(Disclosure: The author of this review has been friends with C. Robert Cargill, the co-writer of The Black Phone, for many years, going back to the days when they wrote together for a film review website. The author has also been on friendly terms with the film’s director, Scott Derrickson. While the author’s opinions of The Black Phone are genuine, the author also felt strongly that the nature of his relationship with the filmmakers was transparent, accurate, and documented in the review.)
The tool that is probably used the most in the horror film genre’s toolbox is the jump scare. If used right, the jump scare can be quite effective. There’s always the initial shock, the jolt, and then, most of the time, the laughter. It’s part of the fun of watching a scary movie, and there’s nothing wrong with a fun poke in the side, but if you use it too much, it weakens the effect of the overall film.
If it’s a particularly well-done jump scare, the laughter is nervous laughter. If it’s a perfectly-orchestrated jump scare, the laughter is muted or even non-existent. You have placed genuine fear into the audience’s collective heart. That is difficult to pull off; the filmmakers must also establish a sense of atmosphere and dread and facilitate the complete investment of the audience to the story and the characters. When you have all that, you’ve created something special.
Scott Derrickson is a master of the jump scare. He’s not pushing cats on beds with the shrill violins of the orchestra reminding the audience that they should jump out of their seats now. His scares matter and stick to the soul. The Black Phone never overdoes it with those jolts, and when they do come, they count. They build on the audience’s imagination and leave room for the audience to think and appreciate what they are seeing. There are great jump scares in Sinister (the lawnmower sequence in that film is an all-timer), but these scares raise the stakes for our hero Finney (Mason Thames). Finney is in real trouble, and we can’t be certain he’s going to get out of it.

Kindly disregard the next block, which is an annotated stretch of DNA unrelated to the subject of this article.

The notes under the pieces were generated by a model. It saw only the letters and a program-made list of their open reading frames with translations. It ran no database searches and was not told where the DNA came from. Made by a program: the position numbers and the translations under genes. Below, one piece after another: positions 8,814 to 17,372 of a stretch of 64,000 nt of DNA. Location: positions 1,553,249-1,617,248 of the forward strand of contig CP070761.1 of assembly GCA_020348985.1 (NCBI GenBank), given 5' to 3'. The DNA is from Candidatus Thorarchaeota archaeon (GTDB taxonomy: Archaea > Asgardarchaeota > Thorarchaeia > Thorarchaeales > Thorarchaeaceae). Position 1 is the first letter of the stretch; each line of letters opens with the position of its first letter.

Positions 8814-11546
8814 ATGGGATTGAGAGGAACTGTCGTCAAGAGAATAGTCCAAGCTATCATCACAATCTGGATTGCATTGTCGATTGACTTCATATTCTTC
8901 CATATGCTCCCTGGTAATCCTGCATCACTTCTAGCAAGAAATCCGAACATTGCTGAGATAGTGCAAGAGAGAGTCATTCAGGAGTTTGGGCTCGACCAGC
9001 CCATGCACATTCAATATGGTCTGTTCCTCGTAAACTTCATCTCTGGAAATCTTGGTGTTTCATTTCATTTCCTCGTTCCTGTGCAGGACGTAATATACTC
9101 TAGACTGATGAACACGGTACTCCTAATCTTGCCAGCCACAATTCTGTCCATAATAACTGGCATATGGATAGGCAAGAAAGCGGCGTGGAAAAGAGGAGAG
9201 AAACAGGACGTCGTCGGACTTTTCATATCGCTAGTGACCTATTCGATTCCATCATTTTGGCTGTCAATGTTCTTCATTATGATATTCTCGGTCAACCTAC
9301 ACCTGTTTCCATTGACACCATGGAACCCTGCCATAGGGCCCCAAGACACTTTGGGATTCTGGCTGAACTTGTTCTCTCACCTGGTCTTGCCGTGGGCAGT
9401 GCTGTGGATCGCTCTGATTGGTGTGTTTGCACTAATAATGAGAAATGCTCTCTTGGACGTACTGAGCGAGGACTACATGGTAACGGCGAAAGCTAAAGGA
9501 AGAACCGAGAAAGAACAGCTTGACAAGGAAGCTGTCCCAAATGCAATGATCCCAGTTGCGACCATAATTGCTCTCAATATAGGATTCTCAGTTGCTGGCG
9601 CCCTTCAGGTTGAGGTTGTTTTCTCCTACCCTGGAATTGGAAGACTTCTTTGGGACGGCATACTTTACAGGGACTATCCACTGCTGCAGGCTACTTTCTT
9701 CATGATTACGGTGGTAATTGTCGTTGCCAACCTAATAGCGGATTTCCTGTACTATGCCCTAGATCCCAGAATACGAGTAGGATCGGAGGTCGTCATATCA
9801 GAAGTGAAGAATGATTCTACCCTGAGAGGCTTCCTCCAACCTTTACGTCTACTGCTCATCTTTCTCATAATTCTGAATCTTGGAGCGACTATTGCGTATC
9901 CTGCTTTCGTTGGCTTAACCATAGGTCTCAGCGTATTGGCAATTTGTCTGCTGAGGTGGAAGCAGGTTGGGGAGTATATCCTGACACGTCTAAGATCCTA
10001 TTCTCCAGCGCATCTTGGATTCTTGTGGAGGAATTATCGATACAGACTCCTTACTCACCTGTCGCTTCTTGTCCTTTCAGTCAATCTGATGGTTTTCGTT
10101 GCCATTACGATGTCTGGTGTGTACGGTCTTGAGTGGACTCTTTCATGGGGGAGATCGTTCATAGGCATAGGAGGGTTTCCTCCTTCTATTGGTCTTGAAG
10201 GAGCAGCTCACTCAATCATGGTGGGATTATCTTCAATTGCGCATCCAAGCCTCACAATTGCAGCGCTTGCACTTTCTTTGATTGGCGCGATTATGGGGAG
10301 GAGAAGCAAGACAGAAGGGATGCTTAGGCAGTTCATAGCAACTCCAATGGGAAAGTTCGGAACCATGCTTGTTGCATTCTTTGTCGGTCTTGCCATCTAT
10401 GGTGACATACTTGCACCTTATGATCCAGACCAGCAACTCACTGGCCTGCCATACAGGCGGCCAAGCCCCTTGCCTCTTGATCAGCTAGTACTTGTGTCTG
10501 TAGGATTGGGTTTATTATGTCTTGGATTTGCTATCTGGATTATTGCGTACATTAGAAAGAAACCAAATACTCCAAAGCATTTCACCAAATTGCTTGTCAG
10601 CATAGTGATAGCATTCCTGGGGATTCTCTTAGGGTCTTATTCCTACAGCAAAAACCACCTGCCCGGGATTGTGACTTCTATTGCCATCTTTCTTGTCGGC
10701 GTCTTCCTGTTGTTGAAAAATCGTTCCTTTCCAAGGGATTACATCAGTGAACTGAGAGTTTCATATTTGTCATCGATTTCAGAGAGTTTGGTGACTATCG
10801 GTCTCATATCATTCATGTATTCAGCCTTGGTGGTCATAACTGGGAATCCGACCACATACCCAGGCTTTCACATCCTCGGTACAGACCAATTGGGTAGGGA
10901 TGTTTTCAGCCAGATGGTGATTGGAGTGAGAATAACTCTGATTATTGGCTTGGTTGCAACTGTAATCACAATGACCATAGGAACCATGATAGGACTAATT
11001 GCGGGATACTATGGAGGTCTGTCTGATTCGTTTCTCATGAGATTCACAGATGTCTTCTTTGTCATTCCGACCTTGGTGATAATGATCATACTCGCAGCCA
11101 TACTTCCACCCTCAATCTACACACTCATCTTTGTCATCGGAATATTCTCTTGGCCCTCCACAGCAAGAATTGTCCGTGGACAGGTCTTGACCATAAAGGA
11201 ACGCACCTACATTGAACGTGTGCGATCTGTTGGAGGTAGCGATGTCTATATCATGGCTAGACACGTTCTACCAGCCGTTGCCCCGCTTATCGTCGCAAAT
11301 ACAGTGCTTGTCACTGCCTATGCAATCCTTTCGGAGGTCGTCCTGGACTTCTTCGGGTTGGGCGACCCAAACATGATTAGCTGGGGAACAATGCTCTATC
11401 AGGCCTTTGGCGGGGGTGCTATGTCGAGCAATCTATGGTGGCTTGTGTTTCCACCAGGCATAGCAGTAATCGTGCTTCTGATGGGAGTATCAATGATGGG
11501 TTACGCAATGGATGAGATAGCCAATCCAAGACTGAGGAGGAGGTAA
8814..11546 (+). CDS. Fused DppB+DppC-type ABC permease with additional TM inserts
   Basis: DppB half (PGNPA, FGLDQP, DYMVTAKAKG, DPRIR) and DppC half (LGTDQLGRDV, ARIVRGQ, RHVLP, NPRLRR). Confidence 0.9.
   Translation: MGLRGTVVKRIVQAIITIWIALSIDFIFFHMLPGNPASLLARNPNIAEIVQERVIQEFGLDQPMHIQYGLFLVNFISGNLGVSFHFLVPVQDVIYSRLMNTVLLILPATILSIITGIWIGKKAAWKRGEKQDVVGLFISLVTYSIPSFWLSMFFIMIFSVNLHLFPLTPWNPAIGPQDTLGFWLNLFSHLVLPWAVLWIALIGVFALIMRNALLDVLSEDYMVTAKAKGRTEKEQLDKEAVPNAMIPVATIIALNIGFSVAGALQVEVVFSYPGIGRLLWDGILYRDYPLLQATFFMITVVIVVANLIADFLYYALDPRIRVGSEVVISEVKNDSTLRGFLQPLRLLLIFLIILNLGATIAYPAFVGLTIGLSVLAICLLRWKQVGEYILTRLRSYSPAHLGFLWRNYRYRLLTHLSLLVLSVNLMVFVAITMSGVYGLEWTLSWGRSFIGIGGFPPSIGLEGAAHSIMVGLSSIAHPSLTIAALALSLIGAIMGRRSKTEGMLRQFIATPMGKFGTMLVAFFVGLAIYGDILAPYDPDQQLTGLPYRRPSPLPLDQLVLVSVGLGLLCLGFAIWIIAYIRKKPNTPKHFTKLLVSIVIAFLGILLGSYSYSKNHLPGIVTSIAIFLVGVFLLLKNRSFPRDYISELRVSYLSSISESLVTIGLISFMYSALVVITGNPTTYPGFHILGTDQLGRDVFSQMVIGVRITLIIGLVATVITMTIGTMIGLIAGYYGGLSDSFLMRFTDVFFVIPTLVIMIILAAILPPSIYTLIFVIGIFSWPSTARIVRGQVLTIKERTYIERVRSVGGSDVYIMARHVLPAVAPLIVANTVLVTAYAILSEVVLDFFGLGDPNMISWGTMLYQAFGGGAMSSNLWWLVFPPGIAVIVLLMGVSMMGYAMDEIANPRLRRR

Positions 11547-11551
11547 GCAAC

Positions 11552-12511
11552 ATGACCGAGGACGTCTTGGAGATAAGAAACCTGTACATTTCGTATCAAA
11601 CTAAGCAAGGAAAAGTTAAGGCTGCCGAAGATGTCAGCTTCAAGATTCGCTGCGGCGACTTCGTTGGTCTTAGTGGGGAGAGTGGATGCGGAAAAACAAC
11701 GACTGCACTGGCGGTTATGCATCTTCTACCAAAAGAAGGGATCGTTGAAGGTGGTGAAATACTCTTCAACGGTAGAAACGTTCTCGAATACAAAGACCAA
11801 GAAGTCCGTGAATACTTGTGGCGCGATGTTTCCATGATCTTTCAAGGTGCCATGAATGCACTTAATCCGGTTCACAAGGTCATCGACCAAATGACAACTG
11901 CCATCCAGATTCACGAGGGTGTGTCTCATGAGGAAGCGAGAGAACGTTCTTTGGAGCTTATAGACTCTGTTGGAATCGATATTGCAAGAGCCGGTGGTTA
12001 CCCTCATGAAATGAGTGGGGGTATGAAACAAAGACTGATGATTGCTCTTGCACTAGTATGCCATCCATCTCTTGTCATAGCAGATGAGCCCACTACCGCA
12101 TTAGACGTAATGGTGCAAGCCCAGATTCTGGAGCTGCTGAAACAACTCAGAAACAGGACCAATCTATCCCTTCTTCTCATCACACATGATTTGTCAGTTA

The year is 1978, and it’s not a particularly great time to be a kid. People tend to remember their childhood with nostalgia and grace, but The Black Phone reminds us that childhood can also be cruel and indifferent, and kindness is far too often mistaken as weakness. Finney is kind, and has friends, but they can’t always be around, and if not for his sister Gwen (Madeleine McGraw) sticking up for him Finney would be prey to all the bullies in town.
Home isn’t much better; his father (Jeremy Davies) is a drunken wreck after the passing of Finney and Gwen’s mother, and often takes out his frustrations on the children. (Kids, the 1970s were a thing. Parents sometimes hit kids. So much mental and physical abuse went unreported, because that’s just how things were. The Black Phone feels very true to its era; indeed, it feels like, at times, it could have fallen straight out of 1978.)
It’s a dangerous world for children in general. Someone called “The Grabber” has kidnapped five children so far, and the police are stumped, even going so far as to pay a visit to Gwen when she claims that she’s been having dreams about the missing. Eventually, “The Grabber” (Ethan Hawke) makes his way to Finney. Finney, stuck in the Grabber’s basement, is terrified, without agency, and alone.